German for beginners: Paula and Philipp are Radio D reporters who have several mysterious cases to investigate. Join them as their research takes them across Germany -- and learn German along the way! [English Version]
Episode 26 – Saying Goodbye to Ayhan
It's a sad day in the Radio D office. Ayhan is saying goodbye and moving back to Turkey. Although his co-workers have prepared a surprise for him, the farewell party can't lift the blue mood.
Paula comes to work in the morning to find everyone is preparing for a party. But she doesn't like the occasion at all: Ayhan is leaving Radio D and going back to Turkey to help his father. To say goodbye, his co-workers have prepared a little speech and a gift to remind him of his friend Eulalia.
In honor of the farewell party, the professor leaves out the grammar portion. But he still manages to get in a few words about noun compounds.
Episode 25 – Greeting the Ships
The journalists try to understand the term "getürkt" and visit an unusual port where every ship is greeted in a particular way.
At Port Willkomm-Höft, each ship is greeted with the national anthem of the country whose flag it's flying under. In their radio play, Paula and Philipp examine the origins of this tradition -- which may be associated with the meaning of the word "getürkt." Meanwhile, Ayhan kills time at the office by reading a book about owls.
Since Eulalia can't read, Ayhan reads to her. This episode focuses on verb prefixes and the ways a verb's meaning can change when its prefix is altered.
Episode 24 – The Editor's Desk
Eulalia the owl helps get Paula and Philipp on the right track. They discover that their co-workers from the Hamburg newspaper are in on the game.
Paula, Philipp and Eulalia find out that the Hamburg newspaper thought up the shark in the port basin and staged the whole thing in order to sell more copies. Later, Philipp and Paula get in a fight over the use of a particular word. Philipp hopes that his invitation to Port Willkomm-Höft will calm Paula down.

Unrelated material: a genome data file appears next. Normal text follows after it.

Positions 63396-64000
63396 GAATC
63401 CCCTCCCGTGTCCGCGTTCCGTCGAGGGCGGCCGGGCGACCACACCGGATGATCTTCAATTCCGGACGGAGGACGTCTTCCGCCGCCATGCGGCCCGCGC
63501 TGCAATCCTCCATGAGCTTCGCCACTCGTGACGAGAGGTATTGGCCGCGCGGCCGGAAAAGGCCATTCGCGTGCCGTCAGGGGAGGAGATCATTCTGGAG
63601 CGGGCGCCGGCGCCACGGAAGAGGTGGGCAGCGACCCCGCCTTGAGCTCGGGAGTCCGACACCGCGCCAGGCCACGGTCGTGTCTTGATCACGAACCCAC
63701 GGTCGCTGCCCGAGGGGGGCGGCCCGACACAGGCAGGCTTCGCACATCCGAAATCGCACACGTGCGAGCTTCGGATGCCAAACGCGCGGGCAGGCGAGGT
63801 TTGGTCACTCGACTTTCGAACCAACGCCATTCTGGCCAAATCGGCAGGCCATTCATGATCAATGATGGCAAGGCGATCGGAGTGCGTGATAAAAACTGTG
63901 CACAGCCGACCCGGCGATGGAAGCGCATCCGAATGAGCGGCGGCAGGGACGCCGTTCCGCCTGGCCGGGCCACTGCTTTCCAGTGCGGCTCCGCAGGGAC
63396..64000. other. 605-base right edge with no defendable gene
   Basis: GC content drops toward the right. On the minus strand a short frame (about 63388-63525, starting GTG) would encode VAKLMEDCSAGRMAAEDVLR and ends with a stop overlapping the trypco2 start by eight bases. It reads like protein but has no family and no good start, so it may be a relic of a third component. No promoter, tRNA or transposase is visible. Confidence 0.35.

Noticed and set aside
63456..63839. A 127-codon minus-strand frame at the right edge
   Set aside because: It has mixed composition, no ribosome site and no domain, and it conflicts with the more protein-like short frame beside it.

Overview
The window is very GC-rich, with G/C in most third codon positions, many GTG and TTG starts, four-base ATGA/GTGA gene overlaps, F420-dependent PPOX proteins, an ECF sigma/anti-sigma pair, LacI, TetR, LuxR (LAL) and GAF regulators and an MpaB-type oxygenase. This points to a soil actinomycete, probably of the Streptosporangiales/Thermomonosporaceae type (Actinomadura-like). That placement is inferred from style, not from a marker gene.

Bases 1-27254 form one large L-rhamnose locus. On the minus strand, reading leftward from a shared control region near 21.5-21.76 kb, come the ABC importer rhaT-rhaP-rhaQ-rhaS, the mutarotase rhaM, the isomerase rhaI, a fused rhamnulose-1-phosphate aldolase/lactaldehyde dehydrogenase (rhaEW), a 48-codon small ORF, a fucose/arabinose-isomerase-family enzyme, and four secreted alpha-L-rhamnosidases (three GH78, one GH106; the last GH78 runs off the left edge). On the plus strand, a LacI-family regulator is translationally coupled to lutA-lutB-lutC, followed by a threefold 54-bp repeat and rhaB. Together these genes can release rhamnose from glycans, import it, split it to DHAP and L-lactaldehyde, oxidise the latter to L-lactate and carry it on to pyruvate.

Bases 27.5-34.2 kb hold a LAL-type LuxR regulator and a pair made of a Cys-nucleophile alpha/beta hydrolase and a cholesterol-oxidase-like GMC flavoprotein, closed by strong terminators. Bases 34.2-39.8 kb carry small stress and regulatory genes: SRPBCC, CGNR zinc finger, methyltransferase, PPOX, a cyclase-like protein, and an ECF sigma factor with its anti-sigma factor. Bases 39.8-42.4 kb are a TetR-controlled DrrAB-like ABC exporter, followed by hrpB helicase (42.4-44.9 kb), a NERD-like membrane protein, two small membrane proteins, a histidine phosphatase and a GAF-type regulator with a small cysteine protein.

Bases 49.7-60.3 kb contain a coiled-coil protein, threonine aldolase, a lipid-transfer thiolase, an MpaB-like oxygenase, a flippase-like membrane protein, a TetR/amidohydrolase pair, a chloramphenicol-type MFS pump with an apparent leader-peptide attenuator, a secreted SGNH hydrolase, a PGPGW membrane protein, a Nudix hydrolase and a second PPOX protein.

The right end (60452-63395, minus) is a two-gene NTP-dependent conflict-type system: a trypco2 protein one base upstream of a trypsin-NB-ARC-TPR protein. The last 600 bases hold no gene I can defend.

If Philipp had paid closer attention to his word choice, Paula wouldn't have gotten upset with him. A verb prefix may be short, but it can alter the whole meaning of the word. It's also important to note that some verb prefixes are separated from the infinitive.
Episode 23 – The Shark Fin
Paula and Philipp solve the mystery of the shark sighting and once again uncover a fraud. However, the reason for the staged incident is unclear at first.
While looking for the missing surfer, Paula and Philipp meet a diver and discover a clue. With a shark fin on his back, the diver had scared half of Hamburg. But why? Meanwhile, Eulalia has shown up in Hamburg ready to help. She's made a discovery, too.
Eulalia just found a clue that might help Paula and Philipp -- a perfect opportunity to use the perfect tense. Pay close attention to forming the past participle.
Episode 22 – The Missing Surfer
Philipp and Paula search for traces of the shark and make a peculiar discovery. A surfboard without a surfer in the port basin and a confusing newspaper article peak their interest.
Away from the chaos of the crowd, the two journalists investigate the shark sighting. When they find a broken surfboard, they start to fear the worst. Then, in a Hamburg newspaper, they see a picture of the shark -- and their co-workers Laura and Paul with a look of fear on their faces. But how does all that fit together?
This episode emphasizes the pronouns "sie" and "er," which can also be used to refer to feminine or masculine nouns, respectively, that have already been mentioned.
Episode 21 – A Shark in Hamburg
When the temperature in the Radio D office becomes unbearable, Paula and Philipp are glad to get an assignment that takes them to the coast, where a shark has been spotted in the port basin.
Paula, Philipp and Ayhan don't have it easy. The heat in the office is insufferable and they don't even have a fan. Paula wishes she could go to the sea and, fortunately, Compu is able to make this possible. The journalists have to go to Hamburg because a shark has allegedly been sighted at the port. Due to the crowd of people who have already turned out to catch a glimpse of the big fish, Paula and Philipp can't get through.
Things also get complicated for the professor, who is tackling the accusative ending of masculine articles. The negative "kein" follows the same pattern of endings.
Customer ReviewsSee All
Fun but poor audio quality
Having taken German in high school, I found this to be a fun series for reintroduction to some basic vocabulary. (It's aimed at kids, but that's why it's fun. I bet the adult-oriented programs don't feature a computer that not only talks, but raps.)
However, there are definitely audio problems -- a good example is the word "auch." It sounds like "auf" when they use it. I guess if you look at it one way, a little lack of clarity is more realistic anyways.
Politics deliberately injected
Why did they deliberately inject politics into what should be a German Raffi lesson?
Disappointing-too much wasted time
Because it is produced by such distinguished institutions, I expected this to be much better than I found it. I don;t mind it being oriented towards kids. But there is so much wasted time--little musical introductions and interludes; the hosts being goofy; etc. Also, I think it's a n odd strategy to make sure there is often lots of background noise to go with the short dialogues. I get the idea of making things realistic in that sense. But I generally found the staged dialogues pretty hard to follow, partly because of the sound quality and partly because the vocal they introduce is so unexpected: UFOs; shark fins; etc